AMELIA EARHART

The Mystery Solved

By Elgen M. Long and Marie K. Long

Simon & Schuster. 320 pp. $25

You'd think that there would have been more than enough books written about Amelia Earhart over the years, but this particular one is about far more than an iconic woman coming to an untimely end. There's absolutely nothing lurid, fancy or speculative here--no dastardly cannibals or suspicious Japanese lurking furtively about, no conspiracies, no hidden plots. This is a step-by-step reconstruction of Earhart's last flight, written by a couple who've devoted their lives to flying.

Elgen and Marie Long are concerned with facts and nothing but the facts; their anti-glamour approach is so effective that by Page 70 the reader has to fling the book down for a while. Unless you're an utter old-time flying aficionado, the difference between 87 octane gas as opposed to 100, or the numerous frequencies used on early airplane radios, or the ins and outs of loops and dangling antennas, becomes too much to take. The authors express the hope, in their preface, that their account will be "easy to read," but the language around early flying is arid: "When a scene-setting or other verbal bridge was constructed to aid the flow of factual material," they write, "we took care not to inject poetic license into any matter of consequence. . . . Some of the language, as well as aviation and radio terms used in the 1930s, may be unfamiliar now."

For instance: "The remote control box for the receiver was placed on the eyebrow panel, just above the left windshield in front of the pilot. The radio direction-finder loop was put on the centerline on top of the plane, a few inches in front of the cockpit overhead hatch. The loop had to be turned crosswise before the overhead hatch was opened or the loop would hit the hatch. It was easy to turn the loop by hand from the inside or the outside if it was in the way. The trailing wire antenna was installed through the cabin floor aft of the transmitter." A little of this prose goes a long way, but after a while this nitpicking attention to detail begins to pick up its own narrative rhythm.

Earhart's would-be flight around the world in 1937 came just 10 years after Lindbergh's flight across the Atlantic. The technology (watch for the cliches coming; I can't help it) we take for granted now wasn't there, or if it was, it was obscure and bewildering. Humans--just as they do now, of course--operated with bravery, imagination and audacity, within a larger, absolutely breathtaking capacity to screw up. To embark on a flying project was to invite mishap, and almost without fail mishap accepted the invitation.

The authors give us a short form of Earhart's early life and career, her romance with--and marriage to--G.P. Putnam II, scion of the publishing house. They laconically record her passage from regular citizen to "celebrity." They take us through Earhart's first round-the-world attempt, which ended abruptly after an aborted takeoff and on-the-ground crash, and go on to her next attempt. Having fired her mechanic, and with a different navigator this time, she takes off again, this time heading in a different direction, from Northern California to Florida, across the Atlantic to Africa, across India, then to Australia and up to New Guinea in preparation for a flight to Howland Island, and then Hawaii, and then home.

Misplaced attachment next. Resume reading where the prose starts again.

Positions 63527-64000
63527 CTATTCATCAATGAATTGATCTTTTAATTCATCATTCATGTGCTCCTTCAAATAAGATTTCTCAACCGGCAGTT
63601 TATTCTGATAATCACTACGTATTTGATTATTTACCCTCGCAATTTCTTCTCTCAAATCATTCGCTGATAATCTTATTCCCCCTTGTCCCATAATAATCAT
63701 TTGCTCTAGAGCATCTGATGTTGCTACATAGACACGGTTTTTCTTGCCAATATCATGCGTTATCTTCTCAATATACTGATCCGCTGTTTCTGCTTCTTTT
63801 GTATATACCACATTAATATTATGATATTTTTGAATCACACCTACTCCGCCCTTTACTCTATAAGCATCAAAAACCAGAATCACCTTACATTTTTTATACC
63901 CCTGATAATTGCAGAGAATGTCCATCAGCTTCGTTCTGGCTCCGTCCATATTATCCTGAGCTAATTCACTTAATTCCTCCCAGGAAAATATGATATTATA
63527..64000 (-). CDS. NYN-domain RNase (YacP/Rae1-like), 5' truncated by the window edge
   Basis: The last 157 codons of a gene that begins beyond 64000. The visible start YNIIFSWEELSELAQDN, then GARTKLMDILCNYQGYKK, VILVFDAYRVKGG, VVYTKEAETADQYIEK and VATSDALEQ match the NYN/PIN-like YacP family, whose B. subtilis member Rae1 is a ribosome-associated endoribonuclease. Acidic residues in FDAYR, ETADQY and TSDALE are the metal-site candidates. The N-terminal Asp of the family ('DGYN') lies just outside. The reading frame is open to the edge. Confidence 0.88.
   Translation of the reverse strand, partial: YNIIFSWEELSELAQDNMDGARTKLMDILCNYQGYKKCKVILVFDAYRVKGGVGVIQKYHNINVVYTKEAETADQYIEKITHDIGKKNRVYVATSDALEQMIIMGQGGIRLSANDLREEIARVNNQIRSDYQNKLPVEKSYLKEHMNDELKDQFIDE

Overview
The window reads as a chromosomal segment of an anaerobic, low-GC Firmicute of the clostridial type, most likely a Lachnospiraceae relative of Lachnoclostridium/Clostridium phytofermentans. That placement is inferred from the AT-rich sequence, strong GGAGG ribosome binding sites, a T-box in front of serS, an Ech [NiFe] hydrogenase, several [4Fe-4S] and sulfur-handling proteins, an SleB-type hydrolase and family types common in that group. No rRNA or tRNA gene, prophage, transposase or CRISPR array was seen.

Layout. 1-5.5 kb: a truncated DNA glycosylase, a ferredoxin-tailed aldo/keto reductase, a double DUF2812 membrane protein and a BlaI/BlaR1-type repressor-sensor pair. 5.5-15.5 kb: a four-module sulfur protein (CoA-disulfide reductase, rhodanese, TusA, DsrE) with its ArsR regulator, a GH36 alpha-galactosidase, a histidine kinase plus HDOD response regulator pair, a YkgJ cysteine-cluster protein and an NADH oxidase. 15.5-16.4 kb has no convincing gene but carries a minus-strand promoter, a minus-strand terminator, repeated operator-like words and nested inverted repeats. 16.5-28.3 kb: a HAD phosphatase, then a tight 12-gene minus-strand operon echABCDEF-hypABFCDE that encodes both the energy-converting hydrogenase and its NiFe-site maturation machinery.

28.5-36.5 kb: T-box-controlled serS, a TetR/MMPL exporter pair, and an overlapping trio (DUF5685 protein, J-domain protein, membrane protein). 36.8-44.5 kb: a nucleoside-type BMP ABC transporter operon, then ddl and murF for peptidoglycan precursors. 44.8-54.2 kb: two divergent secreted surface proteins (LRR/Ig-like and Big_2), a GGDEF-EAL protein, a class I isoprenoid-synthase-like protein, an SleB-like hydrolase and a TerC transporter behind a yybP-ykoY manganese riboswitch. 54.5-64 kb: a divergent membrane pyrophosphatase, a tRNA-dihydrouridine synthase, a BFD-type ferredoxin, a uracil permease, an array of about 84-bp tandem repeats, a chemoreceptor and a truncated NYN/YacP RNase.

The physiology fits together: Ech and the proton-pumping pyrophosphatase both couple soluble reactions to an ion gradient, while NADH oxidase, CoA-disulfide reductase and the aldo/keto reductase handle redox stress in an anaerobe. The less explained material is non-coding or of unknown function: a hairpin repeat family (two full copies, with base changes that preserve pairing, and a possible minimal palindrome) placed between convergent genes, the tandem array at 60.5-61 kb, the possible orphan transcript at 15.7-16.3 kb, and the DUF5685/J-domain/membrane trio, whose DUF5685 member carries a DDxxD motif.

They--Earhart and her navigator, Fred Noonan--must have loved it. There must have been exquisite moments of boundless exhilaration, but the flight itself sounds like a nightmare of tedious detail. Someone carves his or her initials into a strut; the flight must be delayed to sand these initials off or the plane might fly apart. An attempt is made to load fuel through a chamois into the plane's tanks, but the gas won't go in because of contaminants. The man with the gas swears there are no contaminants; again, the flight is delayed. Radio technicians give Earhart long lectures on the use of the plane's radio; she seems to understand, but maybe she doesn't understand. Each day she and Noonan land at another airport, meet another set of officials, make small talk, eat dinner and turn in early in order to get up at dawn. Parts fail, and fail, and fail again.

At Lae, Noonan drinks too many Scotches, gets tangled up in his own mosquito net and makes an unseemly racket (it's me using the word "unseemly"; the authors just record the Scotches). But think of it. Lae, New Guinea, before World War II! Wouldn't you have a few Scotches? Earhart and Noonan were walking (flying) a tenuous line between the ancient "unknown" and feckless Western attempts at "civilization." They'd touched down at El Fashar, Khartoum, Massawa, Bandoeng; they'd searched up and down the West African coast for Dakar the way we'd search for a hotel at the end of a 14-hour drive to an unfamiliar city.

When Earhart and Noonan took off for Howland Island, their plane, the island and three ships in the vicinity were operating in five different time zones, some with a half-hour difference. People on the ground listened for messages from Earhart in Morse code, but she didn't know Morse code. Her direction-finder wouldn't work right. A ship's captain ordered that his vessel "make smoke" as an aid to Earhart to find her direction; the smoke lay sluggishly on the water, enshrouding the ship. Mishap got invited and came to stay.

According to the Longs, there weren't any skulking Japanese or hungry cannibals in the Earhart narrative--just people failing to meet up with each other, the way we might make a date for lunch and miss each other at the mall. That's what makes this dry account, in the end, so compelling and so sad.

Upcoming in Book World

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